Wednesday 6 July 2011


Along the edges of every tile in a LOFAR high-band array, there are long stretches of fabric, known as geotextile. This material serves two purposes: weed suppression and protection against erosion.

Although the array looks pretty solid, there is actually a small gap between the tiles of the HBA. The tiles are 5000mm, but the spacing of them is 5148mm (that is, and 148 millimetre gap). Normally the HBA tiles are deployed on the ground, so getting to the space between them is quite difficult. And, with wind-blown seed, it would be easy for weeds to grow out of control in the gap between the tiles.

For KAIRA, this is not so much of a problem. Firstly, the entire array will be built up 1.5 metres above the ground on the framesets. This means that weeds will struggle to get as high as the tiles themselves (don't forget that vegetation is quite stunted in the Arctic). Secondly, the framesets make it easy to get underneath and deal with the weeds. Still, the fabric will not hurt and it will certainly help suppress weeds around the anchor points.

However, the other reason — protection again erosion — is more important for KAIRA than for other LOFAR sites.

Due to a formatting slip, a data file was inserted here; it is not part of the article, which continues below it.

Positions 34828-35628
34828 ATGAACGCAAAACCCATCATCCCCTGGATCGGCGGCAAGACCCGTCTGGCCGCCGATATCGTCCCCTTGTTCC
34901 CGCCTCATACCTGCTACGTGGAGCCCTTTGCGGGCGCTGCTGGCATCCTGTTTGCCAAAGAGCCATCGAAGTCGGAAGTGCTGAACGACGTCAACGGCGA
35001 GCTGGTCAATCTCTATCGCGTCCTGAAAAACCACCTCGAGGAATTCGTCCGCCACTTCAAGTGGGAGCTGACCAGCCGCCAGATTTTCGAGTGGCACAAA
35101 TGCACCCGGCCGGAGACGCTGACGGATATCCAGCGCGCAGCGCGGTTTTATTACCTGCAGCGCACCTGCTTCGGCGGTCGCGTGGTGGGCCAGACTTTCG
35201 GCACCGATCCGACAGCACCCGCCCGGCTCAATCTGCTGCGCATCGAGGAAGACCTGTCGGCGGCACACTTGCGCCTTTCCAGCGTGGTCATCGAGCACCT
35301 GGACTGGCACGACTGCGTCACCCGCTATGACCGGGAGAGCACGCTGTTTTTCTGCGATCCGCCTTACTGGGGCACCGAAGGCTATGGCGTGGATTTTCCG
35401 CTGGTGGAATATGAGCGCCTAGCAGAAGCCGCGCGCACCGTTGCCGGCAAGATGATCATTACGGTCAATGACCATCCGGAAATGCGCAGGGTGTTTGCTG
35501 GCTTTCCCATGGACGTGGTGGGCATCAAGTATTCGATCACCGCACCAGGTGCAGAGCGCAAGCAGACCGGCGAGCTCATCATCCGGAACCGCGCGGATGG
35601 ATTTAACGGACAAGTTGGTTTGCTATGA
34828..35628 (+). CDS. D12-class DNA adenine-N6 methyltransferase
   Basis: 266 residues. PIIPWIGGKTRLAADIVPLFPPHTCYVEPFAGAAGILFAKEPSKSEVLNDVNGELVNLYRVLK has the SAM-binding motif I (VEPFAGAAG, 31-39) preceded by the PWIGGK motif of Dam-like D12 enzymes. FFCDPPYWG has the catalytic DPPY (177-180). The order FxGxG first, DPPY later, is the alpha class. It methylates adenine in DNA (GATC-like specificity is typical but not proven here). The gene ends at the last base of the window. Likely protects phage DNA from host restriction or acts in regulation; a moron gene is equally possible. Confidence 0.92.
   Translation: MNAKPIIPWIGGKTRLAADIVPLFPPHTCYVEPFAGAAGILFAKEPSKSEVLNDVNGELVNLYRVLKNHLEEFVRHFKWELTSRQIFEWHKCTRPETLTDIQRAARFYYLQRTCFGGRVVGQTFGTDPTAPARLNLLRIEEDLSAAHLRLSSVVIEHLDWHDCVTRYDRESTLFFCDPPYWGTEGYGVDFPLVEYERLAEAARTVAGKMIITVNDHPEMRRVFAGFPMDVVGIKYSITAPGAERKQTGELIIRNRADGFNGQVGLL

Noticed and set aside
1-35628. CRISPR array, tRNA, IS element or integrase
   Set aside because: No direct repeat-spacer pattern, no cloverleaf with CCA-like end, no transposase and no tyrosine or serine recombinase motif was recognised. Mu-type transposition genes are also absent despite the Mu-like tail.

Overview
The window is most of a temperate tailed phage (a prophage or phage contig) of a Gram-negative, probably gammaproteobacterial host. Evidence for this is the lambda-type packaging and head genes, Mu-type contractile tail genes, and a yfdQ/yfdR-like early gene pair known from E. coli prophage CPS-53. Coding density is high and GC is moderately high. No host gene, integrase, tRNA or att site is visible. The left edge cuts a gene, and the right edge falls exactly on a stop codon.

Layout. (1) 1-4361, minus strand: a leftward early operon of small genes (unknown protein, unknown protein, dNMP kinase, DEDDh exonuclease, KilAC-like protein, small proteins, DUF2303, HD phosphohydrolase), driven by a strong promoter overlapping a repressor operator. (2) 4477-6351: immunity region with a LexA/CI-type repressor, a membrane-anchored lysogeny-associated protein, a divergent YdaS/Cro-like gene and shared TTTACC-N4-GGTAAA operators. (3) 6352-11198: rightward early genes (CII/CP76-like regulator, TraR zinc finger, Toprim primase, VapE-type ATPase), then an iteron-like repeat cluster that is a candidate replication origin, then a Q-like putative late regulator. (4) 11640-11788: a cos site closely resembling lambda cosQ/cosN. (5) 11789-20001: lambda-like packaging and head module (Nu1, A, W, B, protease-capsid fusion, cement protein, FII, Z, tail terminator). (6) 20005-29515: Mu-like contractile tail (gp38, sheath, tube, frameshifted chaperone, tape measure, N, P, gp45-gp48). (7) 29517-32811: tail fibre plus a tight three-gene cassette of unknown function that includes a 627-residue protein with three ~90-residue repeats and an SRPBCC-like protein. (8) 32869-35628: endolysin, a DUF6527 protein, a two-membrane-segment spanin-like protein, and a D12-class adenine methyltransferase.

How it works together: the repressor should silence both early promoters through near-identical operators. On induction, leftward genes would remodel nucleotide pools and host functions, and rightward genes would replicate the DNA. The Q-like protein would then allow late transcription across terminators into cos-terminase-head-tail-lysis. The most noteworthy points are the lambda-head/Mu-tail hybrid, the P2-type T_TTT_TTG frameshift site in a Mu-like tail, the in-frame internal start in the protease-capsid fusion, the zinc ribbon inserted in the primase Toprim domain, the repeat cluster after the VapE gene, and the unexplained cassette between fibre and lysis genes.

This is because there is a lot of water at the beginning of summer, when warm weather and rain combine with melting snow to create a lot of liquid water. This runs off the tiles and falls down the gaps. However, unlike a conventional LOFAR station, the raised tiles means that this water is falling not 0.5 metres, but 2 metres.

The geotextile is deployed from a large roll that is wheeled out onto the field. It is drawn out and cut to length to match the section being completed. Then, small slits are made, and the fabric is placed over the survey pegs. The edges are nailed into the soil to hold it temporarily while waiting for the framesets to be deployed and the anchor lines drilled in and attached.

Trainees at the KAIRA site lay-out the geotextile.

A second length of fabric goes cross-ways to complete the lattice. This also neatly defines the squares which, although not critical, certainly make life a little easier to work out what goes where and to avoid accidentally kicking the survey pegs.

A completed section of geotextile near the north corner of the KAIRA HBA.

Photos: D. McKay-Bukowski

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